As the pick is swung strongly over the strings, you should pay attention to all the strings with the left hand, to avoid ringing and resonating the other strings. The thumb should block the E string, and the middle finger can also help block the strings. The D and G strings are blocked by the index finger, which does press to avoid creating other notes.
Bar 5 can be interchanged with bar 1. If we respect the cycle, bar 13 should have been identical to bar 5 but we can add or remove notes without compromising the bass line because the sound created by the action of the pick is powerful and regular.
With this song, you can simply play what is written on the score or go for subtleties and add notes.
Finally, it’s necessary to use a distortion pedal to recreate the sound in this song.
Riff 9 – Californication – Red Hot Chili Peppers
We propose 2 different scores for the same song: a simplified version and a more difficult one with more notes.
You can play the same “simplified” riff for that part of the song from the beginning to end or enrich your playing by playing the nuances and subtleties of Flea’s very improvisational and instantaneous playing.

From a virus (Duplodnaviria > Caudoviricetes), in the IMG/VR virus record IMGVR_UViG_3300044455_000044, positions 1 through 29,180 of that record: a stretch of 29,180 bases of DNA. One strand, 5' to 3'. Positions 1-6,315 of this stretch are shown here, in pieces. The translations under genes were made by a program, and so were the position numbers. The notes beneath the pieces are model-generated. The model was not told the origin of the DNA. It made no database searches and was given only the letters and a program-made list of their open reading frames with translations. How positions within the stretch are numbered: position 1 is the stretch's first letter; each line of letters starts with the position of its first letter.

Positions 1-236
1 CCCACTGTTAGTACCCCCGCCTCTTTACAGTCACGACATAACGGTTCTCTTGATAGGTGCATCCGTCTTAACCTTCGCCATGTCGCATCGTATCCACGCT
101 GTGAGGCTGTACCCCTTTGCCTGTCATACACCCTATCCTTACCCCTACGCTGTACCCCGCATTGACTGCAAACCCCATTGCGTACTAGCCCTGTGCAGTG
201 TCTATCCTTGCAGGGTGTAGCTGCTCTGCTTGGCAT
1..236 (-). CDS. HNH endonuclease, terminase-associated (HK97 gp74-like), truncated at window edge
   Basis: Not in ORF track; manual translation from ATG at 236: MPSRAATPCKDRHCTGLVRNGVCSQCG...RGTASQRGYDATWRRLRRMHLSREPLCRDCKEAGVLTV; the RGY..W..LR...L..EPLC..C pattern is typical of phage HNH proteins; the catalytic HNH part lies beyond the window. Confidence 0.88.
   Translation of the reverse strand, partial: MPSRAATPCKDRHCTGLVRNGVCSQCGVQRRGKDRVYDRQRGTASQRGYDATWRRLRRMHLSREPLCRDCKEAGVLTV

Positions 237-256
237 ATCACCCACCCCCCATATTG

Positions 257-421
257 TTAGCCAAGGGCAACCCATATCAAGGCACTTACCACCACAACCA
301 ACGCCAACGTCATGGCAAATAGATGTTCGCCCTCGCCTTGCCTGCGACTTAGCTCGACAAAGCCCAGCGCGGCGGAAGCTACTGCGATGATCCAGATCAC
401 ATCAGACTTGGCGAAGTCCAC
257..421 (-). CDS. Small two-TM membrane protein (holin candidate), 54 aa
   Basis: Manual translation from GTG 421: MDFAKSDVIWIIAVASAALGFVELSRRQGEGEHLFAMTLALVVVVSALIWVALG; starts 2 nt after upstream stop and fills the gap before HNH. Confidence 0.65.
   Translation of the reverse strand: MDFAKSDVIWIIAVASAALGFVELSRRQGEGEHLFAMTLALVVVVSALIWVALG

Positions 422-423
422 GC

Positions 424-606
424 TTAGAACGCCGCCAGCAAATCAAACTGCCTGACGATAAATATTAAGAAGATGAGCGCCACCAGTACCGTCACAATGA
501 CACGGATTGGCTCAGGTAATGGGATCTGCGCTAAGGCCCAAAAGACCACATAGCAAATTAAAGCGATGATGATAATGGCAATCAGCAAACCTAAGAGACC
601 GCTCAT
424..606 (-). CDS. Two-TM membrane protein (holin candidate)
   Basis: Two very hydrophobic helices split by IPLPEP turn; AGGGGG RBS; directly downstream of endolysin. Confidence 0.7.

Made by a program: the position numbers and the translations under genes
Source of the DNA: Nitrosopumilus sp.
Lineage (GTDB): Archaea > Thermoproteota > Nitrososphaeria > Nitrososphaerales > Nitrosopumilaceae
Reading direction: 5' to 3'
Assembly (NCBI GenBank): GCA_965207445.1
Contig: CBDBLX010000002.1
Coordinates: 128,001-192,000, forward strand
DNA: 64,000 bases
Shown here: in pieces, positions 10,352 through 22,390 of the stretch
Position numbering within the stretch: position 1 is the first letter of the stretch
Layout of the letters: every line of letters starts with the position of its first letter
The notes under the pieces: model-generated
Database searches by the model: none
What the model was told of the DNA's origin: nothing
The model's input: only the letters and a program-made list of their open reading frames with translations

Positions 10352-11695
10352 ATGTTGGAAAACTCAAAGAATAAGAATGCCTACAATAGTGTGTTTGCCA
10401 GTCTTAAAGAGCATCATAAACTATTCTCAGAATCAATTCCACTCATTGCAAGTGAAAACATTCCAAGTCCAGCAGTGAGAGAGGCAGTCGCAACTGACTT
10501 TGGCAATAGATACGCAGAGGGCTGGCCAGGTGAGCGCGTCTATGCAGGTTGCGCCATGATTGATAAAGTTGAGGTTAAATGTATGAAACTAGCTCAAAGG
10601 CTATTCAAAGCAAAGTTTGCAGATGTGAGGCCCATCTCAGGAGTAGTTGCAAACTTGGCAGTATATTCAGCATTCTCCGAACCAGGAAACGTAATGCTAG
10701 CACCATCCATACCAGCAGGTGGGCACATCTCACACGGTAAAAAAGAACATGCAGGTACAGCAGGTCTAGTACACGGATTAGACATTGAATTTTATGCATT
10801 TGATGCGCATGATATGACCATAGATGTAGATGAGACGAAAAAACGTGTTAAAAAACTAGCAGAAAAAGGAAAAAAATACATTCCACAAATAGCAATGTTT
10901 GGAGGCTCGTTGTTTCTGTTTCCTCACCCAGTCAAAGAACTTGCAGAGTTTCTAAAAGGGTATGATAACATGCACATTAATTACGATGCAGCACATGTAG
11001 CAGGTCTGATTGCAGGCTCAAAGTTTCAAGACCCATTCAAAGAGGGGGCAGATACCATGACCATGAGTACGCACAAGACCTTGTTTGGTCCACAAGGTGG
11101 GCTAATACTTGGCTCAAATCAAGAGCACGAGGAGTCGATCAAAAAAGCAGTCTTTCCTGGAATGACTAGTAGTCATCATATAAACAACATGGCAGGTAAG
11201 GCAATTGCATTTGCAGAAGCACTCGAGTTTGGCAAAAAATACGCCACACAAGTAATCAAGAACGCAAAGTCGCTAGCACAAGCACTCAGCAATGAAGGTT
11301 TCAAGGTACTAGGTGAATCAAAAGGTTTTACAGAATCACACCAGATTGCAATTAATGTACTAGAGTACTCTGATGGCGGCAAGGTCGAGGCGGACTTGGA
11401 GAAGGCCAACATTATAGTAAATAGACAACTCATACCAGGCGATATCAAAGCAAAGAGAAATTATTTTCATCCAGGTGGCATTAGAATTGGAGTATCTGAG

When the bass takes a leading role, don’t hesitate to add vibratos on the notes. Watch the hand movement in the video to see how to do that.
Californication version 1
Californication version 2
Riff 10 – The Trooper – Iron Maiden
Be careful, this song is very fast! You’ll need to practice it slowly first and then speed up to play it right. The difficulty comes more from the right hand because you have to be able to play the eighth and sixteenth notes until the end of the song and that’s not an easy task!
Don’t use a pick on this one. In the intro, the pull-offs rest the right hand, but it doesn’t last. To get closer to the sound of Steve Harris, you can select the bass pickup. Add some treble on the amp. I suggest you play this bass line with your thumb on the low pickup. Hit the strings with your index and middle fingers to get a snappy sound like Steve.